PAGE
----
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28 June 2024

Edinburgh College students develop video games for national charities to help young people navigate life’s challenges

A group of Edinburgh College students recently used their tech skills to create of a series of video games for two national charities, with the aim of helping young people across the country learn and develop the tools to effectively navigate challenging situations and make better life choices.

The HND Computer Games Development students worked in partnership with national charities Fast Forward and the RLNI (Royal National Lifeboat Institution) to develop a range of games inspired by the experiences of a group of local young people.

The interactive games draw on a range of different real-life scenarios and are designed so young people can act out and practice their responses to situations that may involve alcohol, drugs, smoking, or other risk-taking behaviours, to give them the tools and vocabulary to address these situations in real life, with the aim of helping to decrease the negative impact these temptations can have on young people across Scotland.

Edinburgh College HND Games Development student Oscar Maestre said: “It was a great experience for me to make something out of my passion, videogames and videogame design, that may help and have a real impact in younger generations”.

The inspiration for the games came from feedback from workshops led by Fast Forward, that were designed to allow local young people to explore challenging situations that may involve alcohol, drugs, smoking, or other risk-taking behaviours.

The College students then took this feedback to the next level, developing interactive games, to give young people across the country the opportunity to explore and experience the impact of their choices within the safe environment provided by the games.

Edinburgh College HND Games Development student Georgia Cairns said: “Working with FastForward has been such a rewarding experience. Not only has it given me some real-world experience working with a client to brief, which is a fantastic addition to my education, but it has also allowed me to create something that has the potential to make a genuine positive impact on the lives of young people in Scotland.”

The games will form part of Fast Forward and the RNLI’s offering going forward, meaning they will be used as part of the educational workshops they deliver to give young people the skills, education and support to make informed decisions, and take a harm-reduction approach towards living healthier lives.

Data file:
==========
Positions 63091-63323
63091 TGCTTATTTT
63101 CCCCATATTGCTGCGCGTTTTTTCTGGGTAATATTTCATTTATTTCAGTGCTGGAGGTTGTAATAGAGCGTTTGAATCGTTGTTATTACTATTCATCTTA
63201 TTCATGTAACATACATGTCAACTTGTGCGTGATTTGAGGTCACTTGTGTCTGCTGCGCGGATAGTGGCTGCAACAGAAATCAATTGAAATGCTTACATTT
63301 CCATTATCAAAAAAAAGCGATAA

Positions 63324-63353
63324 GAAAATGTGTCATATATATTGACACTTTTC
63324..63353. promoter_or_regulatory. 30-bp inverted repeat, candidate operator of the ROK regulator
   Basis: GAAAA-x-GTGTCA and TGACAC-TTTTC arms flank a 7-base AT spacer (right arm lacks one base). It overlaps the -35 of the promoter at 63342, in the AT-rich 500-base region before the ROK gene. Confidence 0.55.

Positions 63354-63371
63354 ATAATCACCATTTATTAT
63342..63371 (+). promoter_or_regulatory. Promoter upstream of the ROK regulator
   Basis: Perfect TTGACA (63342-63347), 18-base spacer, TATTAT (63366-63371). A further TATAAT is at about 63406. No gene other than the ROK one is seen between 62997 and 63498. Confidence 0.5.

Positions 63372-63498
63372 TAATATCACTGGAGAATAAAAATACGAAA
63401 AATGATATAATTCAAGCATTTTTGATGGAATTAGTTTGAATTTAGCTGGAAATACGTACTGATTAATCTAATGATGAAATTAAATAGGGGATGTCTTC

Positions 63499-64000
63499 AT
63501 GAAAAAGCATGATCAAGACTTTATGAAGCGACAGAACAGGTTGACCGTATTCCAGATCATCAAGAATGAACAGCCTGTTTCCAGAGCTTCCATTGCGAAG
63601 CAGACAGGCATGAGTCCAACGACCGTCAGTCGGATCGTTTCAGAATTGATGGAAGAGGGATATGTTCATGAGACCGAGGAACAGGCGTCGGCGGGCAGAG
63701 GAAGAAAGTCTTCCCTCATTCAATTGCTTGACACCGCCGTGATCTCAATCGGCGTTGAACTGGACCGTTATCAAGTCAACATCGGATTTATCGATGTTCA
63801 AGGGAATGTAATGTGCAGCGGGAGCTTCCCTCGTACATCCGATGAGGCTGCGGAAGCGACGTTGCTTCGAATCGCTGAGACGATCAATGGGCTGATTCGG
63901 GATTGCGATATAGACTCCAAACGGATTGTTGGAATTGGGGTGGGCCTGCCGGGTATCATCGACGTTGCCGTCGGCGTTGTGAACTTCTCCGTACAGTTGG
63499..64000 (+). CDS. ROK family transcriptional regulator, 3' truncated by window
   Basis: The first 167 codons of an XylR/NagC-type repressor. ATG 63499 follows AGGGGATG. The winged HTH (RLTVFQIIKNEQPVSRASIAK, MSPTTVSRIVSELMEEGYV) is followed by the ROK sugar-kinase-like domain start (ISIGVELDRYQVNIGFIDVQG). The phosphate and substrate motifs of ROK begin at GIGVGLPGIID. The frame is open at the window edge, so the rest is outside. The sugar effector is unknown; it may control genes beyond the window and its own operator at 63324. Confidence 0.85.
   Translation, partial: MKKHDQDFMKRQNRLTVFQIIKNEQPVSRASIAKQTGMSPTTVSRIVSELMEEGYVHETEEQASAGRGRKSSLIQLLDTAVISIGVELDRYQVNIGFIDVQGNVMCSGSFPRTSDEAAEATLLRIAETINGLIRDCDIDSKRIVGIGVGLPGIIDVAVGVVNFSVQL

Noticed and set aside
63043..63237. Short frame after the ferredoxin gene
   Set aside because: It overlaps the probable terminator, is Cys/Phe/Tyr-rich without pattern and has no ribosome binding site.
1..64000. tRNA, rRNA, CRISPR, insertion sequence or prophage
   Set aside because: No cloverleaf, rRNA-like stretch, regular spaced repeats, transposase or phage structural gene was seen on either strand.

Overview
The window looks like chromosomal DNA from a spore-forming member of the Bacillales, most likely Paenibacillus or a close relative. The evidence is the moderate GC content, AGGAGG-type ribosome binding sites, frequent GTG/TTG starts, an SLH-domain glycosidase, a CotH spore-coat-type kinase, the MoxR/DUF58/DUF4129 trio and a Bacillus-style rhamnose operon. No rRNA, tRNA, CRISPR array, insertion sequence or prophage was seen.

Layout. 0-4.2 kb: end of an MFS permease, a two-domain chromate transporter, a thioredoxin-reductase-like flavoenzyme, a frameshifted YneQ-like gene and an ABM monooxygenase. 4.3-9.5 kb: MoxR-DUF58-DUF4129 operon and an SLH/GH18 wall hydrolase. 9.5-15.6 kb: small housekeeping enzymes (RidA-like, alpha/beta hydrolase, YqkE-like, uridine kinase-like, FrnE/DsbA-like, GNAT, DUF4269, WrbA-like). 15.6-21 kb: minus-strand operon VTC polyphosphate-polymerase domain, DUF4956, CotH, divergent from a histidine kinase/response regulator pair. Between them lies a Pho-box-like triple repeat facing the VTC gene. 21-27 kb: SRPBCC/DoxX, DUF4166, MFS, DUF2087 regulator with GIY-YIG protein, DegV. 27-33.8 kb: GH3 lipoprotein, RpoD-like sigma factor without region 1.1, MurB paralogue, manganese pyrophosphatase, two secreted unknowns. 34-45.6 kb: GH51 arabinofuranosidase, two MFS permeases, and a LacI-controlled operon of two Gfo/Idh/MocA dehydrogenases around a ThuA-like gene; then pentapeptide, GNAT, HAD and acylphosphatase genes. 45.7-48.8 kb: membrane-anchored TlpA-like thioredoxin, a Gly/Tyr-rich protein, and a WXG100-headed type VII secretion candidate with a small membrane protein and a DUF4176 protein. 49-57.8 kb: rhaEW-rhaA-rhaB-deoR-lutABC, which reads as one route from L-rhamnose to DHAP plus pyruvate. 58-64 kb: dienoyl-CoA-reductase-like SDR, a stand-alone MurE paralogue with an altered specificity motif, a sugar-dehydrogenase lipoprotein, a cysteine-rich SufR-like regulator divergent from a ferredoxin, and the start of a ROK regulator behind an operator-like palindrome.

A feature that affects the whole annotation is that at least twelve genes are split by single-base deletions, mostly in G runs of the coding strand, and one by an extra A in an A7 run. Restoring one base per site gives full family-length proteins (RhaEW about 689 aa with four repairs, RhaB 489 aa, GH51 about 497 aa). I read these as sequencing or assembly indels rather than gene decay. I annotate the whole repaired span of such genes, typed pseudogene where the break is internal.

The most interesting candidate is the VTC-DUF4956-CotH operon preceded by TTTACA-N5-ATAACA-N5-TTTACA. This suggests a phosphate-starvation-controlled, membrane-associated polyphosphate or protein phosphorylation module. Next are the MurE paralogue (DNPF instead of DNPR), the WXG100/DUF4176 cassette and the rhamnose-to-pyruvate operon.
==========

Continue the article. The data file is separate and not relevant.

HND Computer Games Development students Oscar Maestre and Georgia Cairns attended the annual Fast Forward Festival of Peer Inspiration event at the College’s Milton Road Campus earlier this month to unveil their games to staff, partners and young people, including West Lothian Council’s Skills Development programme.

The games were exhibited for the first time at the Edinburgh College Games Expo at CodeBase in Edinburgh on 28 May, as part of the College’s annual Glow Festival and will soon be added to the Peer Inspiration Projects Scotland website.

Fast Forward Chief Executive Allie Cherry-Byrnes said: “It has been fantastic to work with Edinburgh College’s HND Computer Games Development students and draw on their skills. For the young people on the course to support other young people in the creation of an innovative and impactful peer education / inspiration resource has been a really positive development of our ‘Own It’ programme.

“The students took a basic script and storyboard created by a group of young people on West Lothian Council’s Skills Development Programme. The result is ‘Dangerous Shores’ interactive digital games focusing on risk taking behaviours and water safety, enabling players to test their decision making in a safe and supported environment. 

The decisions players make during the main game and mini games will determine what happens to their character. I really appreciated the team’s attention to detail to the original script to ensure that the young people who created it, recognised their story and voices in the game”.

Edinburgh College Computing lecturer Nigel Kennington said: “This has been a fantastic project for all involved. The students get to experience the intricacies of dealing with clients in the Creative Industries, Fast Forward gain more resources to add to their already excellent portfolio and the young people get to see their authentic experience valued, amplified, and shared in a medium they are passionate about – video games.”